Analyses of demographical and injury characteristics of adult and pediatric patients injured in Syrian civil war

Am J Emerg Med. 2017 Jan;35(1):82-86. doi: 10.1016/j.ajem.2016.10.008. Epub 2016 Oct 6.


Purpose: Aimed to analyze demographical data and injury characteristics of patients who were injured in the Syrian Civil War (SCW) and to define differences in injury characteristics between adult and pediatric patients.

Methodology: Patients who were injured in the SCW and transferred to our emergency department were retrospectively analyzed in this study during the 15-month period between July 2013 and October 2014.

Results: During the study period, 1591 patients who were the victims of the SCW and admitted to our emergency department due to war injury enrolled in the study. Of these patients, 285 were children (18%). The median of the injury severity score was 16 (interquartile range [IQR]: 9-25) in all patients. The most frequent mechanism of injury was blunt trauma (899 cases, 55%), and the most frequently-injured region of the body was the head (676 cases, 42.5%). Head injury rates among the children's group were higher than those of the adult group (P < .001). In contrast, injury rates for the abdomen and extremities in the children's group were lower than those in the adult group (P < .001, P < .001).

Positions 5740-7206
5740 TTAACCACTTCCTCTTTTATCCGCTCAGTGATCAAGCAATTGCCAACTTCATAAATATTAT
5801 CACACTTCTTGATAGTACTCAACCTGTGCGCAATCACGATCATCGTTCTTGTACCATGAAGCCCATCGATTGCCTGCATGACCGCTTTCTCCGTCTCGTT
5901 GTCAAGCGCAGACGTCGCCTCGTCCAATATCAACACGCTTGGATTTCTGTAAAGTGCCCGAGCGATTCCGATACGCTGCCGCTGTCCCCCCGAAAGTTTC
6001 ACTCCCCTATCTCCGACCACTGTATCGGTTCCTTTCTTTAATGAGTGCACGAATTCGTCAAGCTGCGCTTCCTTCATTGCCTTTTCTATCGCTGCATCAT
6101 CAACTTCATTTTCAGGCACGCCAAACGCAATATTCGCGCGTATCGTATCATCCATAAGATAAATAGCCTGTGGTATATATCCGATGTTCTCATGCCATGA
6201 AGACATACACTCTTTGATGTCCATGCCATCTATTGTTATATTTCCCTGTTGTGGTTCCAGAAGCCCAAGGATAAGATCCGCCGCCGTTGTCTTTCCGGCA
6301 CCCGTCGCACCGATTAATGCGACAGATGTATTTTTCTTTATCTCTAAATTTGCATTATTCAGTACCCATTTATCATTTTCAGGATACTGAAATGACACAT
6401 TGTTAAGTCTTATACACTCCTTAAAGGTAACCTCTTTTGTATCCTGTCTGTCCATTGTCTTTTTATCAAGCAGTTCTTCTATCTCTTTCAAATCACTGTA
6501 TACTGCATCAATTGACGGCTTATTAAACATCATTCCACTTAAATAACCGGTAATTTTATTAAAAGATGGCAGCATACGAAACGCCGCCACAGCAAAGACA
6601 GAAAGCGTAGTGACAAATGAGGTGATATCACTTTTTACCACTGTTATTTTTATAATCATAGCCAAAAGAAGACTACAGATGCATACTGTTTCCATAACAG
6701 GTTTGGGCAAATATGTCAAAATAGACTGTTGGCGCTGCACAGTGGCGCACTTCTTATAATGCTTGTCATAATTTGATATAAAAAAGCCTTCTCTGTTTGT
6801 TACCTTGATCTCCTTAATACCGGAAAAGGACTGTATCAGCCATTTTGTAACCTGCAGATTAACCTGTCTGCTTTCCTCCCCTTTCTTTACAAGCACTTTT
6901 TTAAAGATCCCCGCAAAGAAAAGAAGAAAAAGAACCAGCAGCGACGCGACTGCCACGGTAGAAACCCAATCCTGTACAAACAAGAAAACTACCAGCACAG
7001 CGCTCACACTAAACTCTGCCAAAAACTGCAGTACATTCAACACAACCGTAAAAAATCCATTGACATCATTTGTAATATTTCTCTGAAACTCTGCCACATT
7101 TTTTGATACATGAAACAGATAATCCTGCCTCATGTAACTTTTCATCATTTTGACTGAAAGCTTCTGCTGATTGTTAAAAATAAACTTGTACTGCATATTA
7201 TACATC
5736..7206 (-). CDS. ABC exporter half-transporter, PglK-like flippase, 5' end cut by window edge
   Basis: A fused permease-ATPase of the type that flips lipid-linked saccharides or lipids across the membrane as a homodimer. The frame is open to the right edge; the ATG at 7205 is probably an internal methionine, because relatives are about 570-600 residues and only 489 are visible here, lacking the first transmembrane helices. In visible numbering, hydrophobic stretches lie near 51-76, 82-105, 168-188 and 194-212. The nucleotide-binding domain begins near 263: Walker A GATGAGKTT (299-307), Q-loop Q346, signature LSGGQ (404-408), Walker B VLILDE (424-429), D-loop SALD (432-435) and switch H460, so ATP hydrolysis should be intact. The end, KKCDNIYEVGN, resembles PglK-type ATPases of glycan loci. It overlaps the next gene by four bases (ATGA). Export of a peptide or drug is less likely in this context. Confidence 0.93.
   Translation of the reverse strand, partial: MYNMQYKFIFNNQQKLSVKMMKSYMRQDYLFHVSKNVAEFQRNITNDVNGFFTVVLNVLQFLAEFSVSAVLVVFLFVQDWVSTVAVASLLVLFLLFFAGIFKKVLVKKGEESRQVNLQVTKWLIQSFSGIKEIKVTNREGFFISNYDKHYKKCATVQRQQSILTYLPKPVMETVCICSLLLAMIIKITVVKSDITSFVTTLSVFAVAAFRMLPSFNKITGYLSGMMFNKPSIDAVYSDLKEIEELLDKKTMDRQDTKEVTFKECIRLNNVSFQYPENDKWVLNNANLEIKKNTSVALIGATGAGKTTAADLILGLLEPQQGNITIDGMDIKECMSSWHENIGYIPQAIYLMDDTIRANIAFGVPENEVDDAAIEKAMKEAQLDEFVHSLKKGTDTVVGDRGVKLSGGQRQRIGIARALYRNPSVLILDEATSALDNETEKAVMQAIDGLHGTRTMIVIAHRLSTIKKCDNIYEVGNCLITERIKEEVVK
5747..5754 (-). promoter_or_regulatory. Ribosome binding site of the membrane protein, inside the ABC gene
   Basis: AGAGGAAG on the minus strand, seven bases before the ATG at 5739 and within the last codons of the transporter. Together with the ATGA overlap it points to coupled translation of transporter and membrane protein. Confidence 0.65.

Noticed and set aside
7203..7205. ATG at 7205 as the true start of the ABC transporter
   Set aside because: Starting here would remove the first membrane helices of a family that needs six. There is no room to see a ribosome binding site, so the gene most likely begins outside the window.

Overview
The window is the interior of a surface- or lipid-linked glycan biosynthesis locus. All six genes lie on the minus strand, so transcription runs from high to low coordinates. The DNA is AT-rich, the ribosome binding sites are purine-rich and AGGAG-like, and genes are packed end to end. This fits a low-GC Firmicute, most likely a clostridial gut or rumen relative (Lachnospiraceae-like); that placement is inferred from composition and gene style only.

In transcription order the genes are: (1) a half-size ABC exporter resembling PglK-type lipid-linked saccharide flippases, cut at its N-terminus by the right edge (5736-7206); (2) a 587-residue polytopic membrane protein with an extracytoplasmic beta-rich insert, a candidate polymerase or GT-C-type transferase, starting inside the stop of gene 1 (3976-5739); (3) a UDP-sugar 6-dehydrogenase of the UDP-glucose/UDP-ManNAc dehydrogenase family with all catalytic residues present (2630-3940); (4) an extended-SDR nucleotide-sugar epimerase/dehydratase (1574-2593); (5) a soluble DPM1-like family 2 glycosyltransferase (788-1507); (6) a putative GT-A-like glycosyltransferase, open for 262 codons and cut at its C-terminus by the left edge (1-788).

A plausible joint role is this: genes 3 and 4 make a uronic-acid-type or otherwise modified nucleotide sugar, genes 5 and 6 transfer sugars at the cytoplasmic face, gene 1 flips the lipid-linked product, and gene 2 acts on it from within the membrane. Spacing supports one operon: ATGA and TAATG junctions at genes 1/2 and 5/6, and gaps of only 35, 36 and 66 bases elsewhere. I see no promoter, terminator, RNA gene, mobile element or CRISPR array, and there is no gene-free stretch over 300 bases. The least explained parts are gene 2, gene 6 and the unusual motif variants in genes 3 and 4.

Conclusion: The majority of patients were adults, and the most frequent mechanism of injury was blunt trauma. Similarly, the children were substantially affected by war. Although the injury severity score values and mortality rates of the child and adult groups were similar, it was determined that the number of head injuries was higher, but the number of abdomen and extremity injuries was lower in the children's group than in the adult group.

MeSH terms

  • Abdominal Injuries / epidemiology*
  • Adolescent
  • Adult
  • Age Distribution
  • Arm Injuries / epidemiology*
  • Child
  • Craniocerebral Trauma / epidemiology*
  • Emergency Service, Hospital
  • Female
  • Humans
  • Injury Severity Score
  • Leg Injuries / epidemiology*
  • Male
  • Retrospective Studies
  • Sex Distribution
  • Syria / epidemiology
  • Turkey / epidemiology
  • War-Related Injuries / epidemiology*
  • Wounds, Nonpenetrating / epidemiology*
  • Young Adult